Optical microscopy provides a quick, direct method to visualize and measure objects on the microscale. Diverse microscopy tools and techniques enable a unique insight into biological processes at the cellular level. To successfully integrate microscopy in your lab routine, understanding the mechanism of optical microscopy is essential.
This workshop will provide a practical guide on how to use optical microscopy in the natural and life sciences. It will give participants the necessary tools to design, conduct, and analyze light microscopy experiments, particularly bright-field and fluorescence (confocal) microscopy. It will also enable you to better evaluate microscopy data presented in the scientific literature. Finally, you will learn about the microscopy core facility at Georgia Tech, so you can immediately start to plan and discuss your own experiments.
The workshop is suitable for any (undergrad/grad) student or postdoc at the beginner to intermediate level in optical microscopy. Participants with backgrounds from life/medical sciences, biology, physical sciences, and related areas are welcome.
By the end of the workshop, participants will be able to:
- Explain the basic physical concepts of light microscopy
- Identify challenges that come with imaging, especially with biological samples
- Distinguish between different microscopy designs and their application
- Define the appropriate experimental setting to visualize a certain sample/feature
- Conduct a basic microscopy measurement using transmission and confocal microscopy
- Apply image analysis tools to analyze microscopy images quantitatively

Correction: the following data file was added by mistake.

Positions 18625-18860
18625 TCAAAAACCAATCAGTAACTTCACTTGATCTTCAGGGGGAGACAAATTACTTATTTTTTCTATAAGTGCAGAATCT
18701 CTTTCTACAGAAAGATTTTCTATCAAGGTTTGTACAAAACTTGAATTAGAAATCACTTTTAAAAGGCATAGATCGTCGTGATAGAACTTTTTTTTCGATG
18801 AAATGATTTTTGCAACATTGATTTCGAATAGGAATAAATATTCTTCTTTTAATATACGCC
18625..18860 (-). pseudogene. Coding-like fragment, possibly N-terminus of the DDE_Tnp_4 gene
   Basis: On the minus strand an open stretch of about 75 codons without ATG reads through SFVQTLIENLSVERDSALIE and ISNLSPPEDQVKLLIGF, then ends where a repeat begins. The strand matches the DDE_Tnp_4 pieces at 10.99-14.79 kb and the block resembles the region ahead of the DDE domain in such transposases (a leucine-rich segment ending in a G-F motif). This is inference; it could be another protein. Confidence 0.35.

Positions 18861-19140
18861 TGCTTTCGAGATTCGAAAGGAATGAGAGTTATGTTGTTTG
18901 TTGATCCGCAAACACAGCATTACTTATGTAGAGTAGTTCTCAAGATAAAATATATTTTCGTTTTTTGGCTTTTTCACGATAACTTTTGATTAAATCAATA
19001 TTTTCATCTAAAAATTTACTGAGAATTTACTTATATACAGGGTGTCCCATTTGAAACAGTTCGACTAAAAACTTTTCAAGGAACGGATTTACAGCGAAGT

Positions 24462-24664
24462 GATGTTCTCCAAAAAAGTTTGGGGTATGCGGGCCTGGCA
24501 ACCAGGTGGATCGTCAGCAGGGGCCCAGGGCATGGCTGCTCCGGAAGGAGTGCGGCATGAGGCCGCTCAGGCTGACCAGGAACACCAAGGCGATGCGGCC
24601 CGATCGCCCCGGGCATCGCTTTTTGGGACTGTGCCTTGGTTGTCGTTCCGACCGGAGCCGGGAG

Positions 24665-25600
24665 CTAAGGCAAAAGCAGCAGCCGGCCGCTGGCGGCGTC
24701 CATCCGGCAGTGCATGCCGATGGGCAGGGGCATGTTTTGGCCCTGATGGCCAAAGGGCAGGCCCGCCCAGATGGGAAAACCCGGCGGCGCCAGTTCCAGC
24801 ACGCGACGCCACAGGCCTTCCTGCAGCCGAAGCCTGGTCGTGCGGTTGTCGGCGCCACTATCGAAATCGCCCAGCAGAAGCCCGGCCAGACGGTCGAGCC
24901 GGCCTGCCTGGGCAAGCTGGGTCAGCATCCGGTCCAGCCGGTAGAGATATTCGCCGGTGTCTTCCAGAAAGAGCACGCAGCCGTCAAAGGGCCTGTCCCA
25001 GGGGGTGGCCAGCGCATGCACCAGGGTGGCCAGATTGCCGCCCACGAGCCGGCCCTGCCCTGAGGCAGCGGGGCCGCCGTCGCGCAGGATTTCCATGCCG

June 26, 2019
11 AM: Welcome, coffee
11:15 AM – 01:15 PM: Introduction to optical microscopy; basics in optics
and microscopy setup
1:15 – 2:15 PM: Lunch break
2:15 – 3:30 PM: Optical resolution, visualization, and contrast (brightfield/fluorescence)
3:45 – 5:00 PM: Advanced microscopy techniques; presentation of Georgia Tech Optical Microscopy Core Facility by Aaron Lifland
June 27, 2019
10:30 – 11:45 AM: Lab tour, group 1
12:00 – 1:00 PM: Lunch break
1:00 – 2:15 PM: Image analysis using Fiji /ImageJ, part 1
2:30 – 3:45 PM: Image analysis using Fiji /ImageJ, part 2
4:00 – 5:15PM: Lab tour, group 2
Register at https://forms.gle/6R1FFVcrhwUHKDqUA. Space is limited to 40 participants.
About the Instructor
Gabi Steinbach is a postdoctoral fellow in the research group of Peter Yunker, in the School of Physics. She studies spatial structures and emerging dynamics in bacterial communities. She received her Ph.D. in 2016 from Chemnitz University of Technology, Germany, for her work on the self-organization of magnetic colloids using microscopy.
Participants should bring their own laptop. They should have downloaded Fiji, a platform-independent, Java-based application that requires no installation on your system. Participants are encouraged to discussi their current research project during the workshop and think about how microscopy can advance or complement their work.
Wednesday, 2019, June 26 - 12:00am to Thursday, 2019, June 27 - 12:00am
Room 1214, U. A. Whitaker Biomedical Engineering Building, 313 Ferst Drive, Atlanta, GA 30332.
Free but registration is required